a.1.Opposed to what is Gallic or French.
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25) Unfortunately, this anti-Gallican background has escaped the notice of many critics, who have raised two pseudo-problems: first, some critics consider papal definitions as arbitrary teachings by the pope that do not need the consent of the church; however, this was not what Vatican I meant by "irreformable"; rather, the council rejected the Gallican insistence on subjecting papal decisions to approval by the French government; moreover, Pastor aeternus emphasized that the pope, in making doctrinal decisions, needs to consult the church; thus, infallibility was understood as a charism that the pope exercises in and for the church.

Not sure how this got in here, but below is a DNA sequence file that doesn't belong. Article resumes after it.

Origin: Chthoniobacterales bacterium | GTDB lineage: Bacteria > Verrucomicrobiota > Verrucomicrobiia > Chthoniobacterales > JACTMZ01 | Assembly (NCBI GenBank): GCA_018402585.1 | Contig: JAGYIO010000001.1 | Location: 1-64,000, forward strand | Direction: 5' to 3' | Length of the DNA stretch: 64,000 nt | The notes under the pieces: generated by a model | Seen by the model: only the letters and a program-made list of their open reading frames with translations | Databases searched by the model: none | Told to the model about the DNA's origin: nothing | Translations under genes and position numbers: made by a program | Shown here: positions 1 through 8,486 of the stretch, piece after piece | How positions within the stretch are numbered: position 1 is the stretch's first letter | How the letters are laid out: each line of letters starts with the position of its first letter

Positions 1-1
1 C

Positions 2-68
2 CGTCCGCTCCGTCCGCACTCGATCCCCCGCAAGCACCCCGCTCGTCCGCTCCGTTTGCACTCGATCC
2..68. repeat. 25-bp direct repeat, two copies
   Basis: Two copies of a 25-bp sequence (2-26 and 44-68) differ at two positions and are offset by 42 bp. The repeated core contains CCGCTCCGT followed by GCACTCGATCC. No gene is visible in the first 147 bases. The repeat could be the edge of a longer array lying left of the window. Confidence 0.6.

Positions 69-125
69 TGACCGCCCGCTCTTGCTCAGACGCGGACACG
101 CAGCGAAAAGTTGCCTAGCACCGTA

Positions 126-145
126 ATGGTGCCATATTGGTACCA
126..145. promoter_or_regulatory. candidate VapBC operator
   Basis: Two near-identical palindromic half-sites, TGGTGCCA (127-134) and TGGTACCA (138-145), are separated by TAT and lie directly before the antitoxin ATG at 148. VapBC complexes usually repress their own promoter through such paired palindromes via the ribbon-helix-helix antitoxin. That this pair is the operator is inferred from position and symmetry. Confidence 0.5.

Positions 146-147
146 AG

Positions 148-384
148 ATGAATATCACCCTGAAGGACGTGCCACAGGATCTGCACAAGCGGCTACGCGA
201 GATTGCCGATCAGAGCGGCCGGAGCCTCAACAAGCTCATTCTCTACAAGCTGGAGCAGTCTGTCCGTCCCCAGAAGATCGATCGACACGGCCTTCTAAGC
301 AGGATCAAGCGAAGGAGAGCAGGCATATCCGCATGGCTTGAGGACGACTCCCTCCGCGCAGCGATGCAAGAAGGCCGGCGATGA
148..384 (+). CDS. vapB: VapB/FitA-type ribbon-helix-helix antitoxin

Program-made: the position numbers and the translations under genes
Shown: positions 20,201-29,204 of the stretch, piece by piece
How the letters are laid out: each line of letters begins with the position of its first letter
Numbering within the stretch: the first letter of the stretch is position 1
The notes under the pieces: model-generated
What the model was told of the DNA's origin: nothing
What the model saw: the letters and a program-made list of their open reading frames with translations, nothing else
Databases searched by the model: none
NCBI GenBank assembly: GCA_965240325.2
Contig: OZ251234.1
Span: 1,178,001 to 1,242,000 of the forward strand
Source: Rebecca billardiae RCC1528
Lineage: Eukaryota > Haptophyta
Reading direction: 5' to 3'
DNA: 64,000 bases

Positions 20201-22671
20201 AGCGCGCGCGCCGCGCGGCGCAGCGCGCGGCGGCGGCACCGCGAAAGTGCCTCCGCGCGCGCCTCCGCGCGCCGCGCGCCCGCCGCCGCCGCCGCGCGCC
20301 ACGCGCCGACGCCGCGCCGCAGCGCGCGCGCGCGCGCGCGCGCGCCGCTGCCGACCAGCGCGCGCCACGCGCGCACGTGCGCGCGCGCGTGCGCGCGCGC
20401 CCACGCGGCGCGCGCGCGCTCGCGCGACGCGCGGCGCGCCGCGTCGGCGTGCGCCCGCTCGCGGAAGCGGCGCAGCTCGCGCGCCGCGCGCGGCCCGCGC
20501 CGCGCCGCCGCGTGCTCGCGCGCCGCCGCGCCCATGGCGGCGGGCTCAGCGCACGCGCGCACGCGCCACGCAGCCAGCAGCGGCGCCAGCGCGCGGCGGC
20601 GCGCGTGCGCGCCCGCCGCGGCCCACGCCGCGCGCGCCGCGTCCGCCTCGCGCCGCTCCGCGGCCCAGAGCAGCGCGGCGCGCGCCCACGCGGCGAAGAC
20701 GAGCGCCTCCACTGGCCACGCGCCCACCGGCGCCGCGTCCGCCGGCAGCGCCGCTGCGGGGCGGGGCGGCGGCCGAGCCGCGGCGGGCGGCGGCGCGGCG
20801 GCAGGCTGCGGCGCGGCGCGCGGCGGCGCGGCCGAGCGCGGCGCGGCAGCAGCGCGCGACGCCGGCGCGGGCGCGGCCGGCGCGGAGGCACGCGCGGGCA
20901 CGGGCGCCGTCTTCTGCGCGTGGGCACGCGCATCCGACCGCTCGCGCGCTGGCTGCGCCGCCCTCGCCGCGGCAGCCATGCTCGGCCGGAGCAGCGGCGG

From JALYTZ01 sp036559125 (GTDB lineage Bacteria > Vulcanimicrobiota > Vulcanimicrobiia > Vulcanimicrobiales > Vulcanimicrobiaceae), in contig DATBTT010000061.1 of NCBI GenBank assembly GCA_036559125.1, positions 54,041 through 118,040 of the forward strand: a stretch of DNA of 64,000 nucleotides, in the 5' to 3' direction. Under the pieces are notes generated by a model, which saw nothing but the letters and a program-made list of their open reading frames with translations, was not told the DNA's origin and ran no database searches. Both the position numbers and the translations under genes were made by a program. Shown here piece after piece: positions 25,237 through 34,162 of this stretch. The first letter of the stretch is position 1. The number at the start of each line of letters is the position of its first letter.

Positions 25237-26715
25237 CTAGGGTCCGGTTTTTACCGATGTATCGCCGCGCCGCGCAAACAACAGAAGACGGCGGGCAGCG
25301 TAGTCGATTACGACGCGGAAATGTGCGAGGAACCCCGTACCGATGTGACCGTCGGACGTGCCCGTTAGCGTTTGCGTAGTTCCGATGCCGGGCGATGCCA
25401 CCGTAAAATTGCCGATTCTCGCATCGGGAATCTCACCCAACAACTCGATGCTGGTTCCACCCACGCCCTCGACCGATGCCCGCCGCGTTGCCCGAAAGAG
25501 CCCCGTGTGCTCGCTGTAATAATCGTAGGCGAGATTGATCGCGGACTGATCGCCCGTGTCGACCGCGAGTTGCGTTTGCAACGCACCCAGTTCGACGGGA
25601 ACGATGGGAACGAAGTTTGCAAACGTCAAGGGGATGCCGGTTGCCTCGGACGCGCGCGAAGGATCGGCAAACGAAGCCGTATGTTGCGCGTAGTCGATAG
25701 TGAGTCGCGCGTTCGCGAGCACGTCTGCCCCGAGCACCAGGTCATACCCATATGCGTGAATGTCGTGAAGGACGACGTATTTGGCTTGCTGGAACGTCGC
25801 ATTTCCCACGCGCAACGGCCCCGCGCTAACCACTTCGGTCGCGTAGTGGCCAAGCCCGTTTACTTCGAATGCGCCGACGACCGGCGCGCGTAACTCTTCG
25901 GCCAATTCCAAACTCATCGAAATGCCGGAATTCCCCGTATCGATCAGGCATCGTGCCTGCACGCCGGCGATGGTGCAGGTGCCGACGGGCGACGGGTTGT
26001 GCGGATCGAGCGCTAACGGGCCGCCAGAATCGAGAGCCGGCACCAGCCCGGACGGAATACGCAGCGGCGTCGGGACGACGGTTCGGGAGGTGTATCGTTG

27) Such a canonical understanding of "irreformable" is evidently congruent with the anti-Gallican stance of the council, which insisted that the definitions of the infallible papal magisterium do not need further approbation, since the pope is speaking definitively in and for the church.